What you can't cook in an air fryer are things that I think of as "wet" dishes. Soups, stews, etc can't be cooked in an air fryer. For that, I recommend using your Instant Pot.
My absolute favorite way to use my air fryer is to cook tofu or potatoes. They both cook up so much more quickly and get delightfully crispy in there!
My air fryer journey has been long and meandering, so I'm just going to cut to the chase here.
My current brand of choice is this one from DASH. It is hands-down my favorite, from a function and size perspective, and the price is right.
I have tested many, many brands. Seriously, I have purchased, returned, and exchanged over a dozen air fryers on my quest to find a favorite one. This is the one.
If you're cooking for one or two, a two quart basket, should do the trick for you. The downside to the two quart is that most generic air fryer accessories are made for three quarts and larger, so if you're an accessories person, you might want to get a larger one, just for that.
For up to about three people, a three or four quart model will work fine. For my family of three, I was good with my old 3.7 quart fryer, but I have enjoyed the larger, six quart basket on my newer one. It means I can cook with leftovers in mind!
If you have a family of four to six people, I'd definitely suggest opting for a fryer with a 5-6 quart basket.
Most air fryers are very easy to clean. Though, of course, this depends on the model.
Make sure that you choose an air fryer with a basket that comes apart for easy cleaning (if it has a basket). With most conventional, basket-style air fryers, you can pop the inner basket away from the outer basket, so you can easily wipe away anything that falls through the holes and clean the bottom of the inner basket.
If you have a combo oven, the tray should come out completely, and you can wash it with the soft side of a sponge. I do find that oil sticks onto the lower tray of my combo oven, so if you do use oil in your air fryer, this is something to consider. I like to line that bottom tray with foil for easy cleaning. Don't cover the mesh tray in foil, since this can hinder airflow.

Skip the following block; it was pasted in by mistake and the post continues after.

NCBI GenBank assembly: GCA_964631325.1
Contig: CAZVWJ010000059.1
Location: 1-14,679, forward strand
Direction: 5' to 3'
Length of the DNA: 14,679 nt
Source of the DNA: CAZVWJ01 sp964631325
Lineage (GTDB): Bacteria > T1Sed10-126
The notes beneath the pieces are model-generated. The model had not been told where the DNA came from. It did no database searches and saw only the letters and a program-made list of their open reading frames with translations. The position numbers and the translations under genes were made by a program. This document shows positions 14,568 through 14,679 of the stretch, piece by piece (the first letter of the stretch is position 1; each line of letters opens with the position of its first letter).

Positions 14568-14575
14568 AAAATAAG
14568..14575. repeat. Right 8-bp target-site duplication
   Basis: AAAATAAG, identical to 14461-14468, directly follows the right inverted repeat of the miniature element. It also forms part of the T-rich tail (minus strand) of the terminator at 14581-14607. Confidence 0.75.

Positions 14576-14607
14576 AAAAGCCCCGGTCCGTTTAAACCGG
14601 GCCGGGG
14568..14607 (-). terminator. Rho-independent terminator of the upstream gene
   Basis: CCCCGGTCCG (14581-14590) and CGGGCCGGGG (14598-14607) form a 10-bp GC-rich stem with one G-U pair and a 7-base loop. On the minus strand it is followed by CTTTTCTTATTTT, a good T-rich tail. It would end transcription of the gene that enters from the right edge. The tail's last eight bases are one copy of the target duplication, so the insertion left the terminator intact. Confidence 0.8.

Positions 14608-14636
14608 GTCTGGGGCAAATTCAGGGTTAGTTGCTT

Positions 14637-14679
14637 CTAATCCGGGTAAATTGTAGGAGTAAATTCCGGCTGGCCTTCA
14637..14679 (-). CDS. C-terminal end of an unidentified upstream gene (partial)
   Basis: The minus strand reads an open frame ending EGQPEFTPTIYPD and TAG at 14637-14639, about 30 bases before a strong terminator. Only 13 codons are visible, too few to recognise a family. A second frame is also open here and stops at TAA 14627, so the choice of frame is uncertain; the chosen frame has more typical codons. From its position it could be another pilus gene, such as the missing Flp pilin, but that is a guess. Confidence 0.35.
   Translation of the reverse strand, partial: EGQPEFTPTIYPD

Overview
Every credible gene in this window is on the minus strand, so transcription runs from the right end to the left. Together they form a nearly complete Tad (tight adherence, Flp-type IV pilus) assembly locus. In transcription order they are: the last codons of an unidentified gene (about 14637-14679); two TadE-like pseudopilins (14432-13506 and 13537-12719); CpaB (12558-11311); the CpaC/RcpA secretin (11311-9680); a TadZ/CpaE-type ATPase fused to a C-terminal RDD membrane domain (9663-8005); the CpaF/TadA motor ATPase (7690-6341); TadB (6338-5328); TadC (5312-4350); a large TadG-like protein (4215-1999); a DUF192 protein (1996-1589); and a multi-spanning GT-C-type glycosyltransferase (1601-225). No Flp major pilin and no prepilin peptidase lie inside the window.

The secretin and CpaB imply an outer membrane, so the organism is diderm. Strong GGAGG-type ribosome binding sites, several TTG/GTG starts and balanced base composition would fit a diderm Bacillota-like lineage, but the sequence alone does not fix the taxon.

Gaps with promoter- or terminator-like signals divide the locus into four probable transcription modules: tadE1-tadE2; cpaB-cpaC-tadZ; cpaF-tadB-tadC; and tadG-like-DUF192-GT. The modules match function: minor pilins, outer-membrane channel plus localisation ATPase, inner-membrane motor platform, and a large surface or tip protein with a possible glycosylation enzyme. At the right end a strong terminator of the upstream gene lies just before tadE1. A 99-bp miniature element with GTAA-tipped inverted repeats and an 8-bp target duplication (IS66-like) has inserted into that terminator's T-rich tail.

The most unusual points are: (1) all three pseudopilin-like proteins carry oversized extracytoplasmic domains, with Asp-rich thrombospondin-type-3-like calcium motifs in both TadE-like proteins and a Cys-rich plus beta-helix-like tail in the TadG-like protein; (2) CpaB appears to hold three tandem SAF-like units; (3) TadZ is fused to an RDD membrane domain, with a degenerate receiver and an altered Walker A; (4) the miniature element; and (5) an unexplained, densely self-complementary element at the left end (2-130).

If something is stuck on, just soak your basket or try in warm, soapy water until it softens enough to wipe away with a sponge.
DO NOT use an abrasive cleaner or abrasive sponge to clean the nonstick basket, because you don't want to damage the nonstick surface. Regular dish soap and a regular sponge are all you should need to clean your air fryer.
Is the body of your air fryer getting stinky? It's possible to clean this, too! Just unplug it, let it cool completely, then use a damp sponge to gently wipe down the inside, paying special attention to the vent on the back. Food can get stuck in the vent. Gently dislodge it to remove it.
I have soaked my potatoes exactly one time, the first time I made air fried French fries. It's supposed to help get rid of some of the starch, and technically you're supposed to do the same thing for oven fries.
I honestly don't feel like it makes enough of a difference in the finished fry, considering the added time. If you want to soak, go for it; if not, don't!
Looking for how to make perfect air fryer fries? I lay out all the dos and don'ts in this detailed post.
The air fryer is my preferred method for cooking the Beyond Burger and the Impossible Burger.
Just place the patties into the basket, making sure they don't overlap, and cook at 400° F for 12-15 minutes, until they're done to your liking.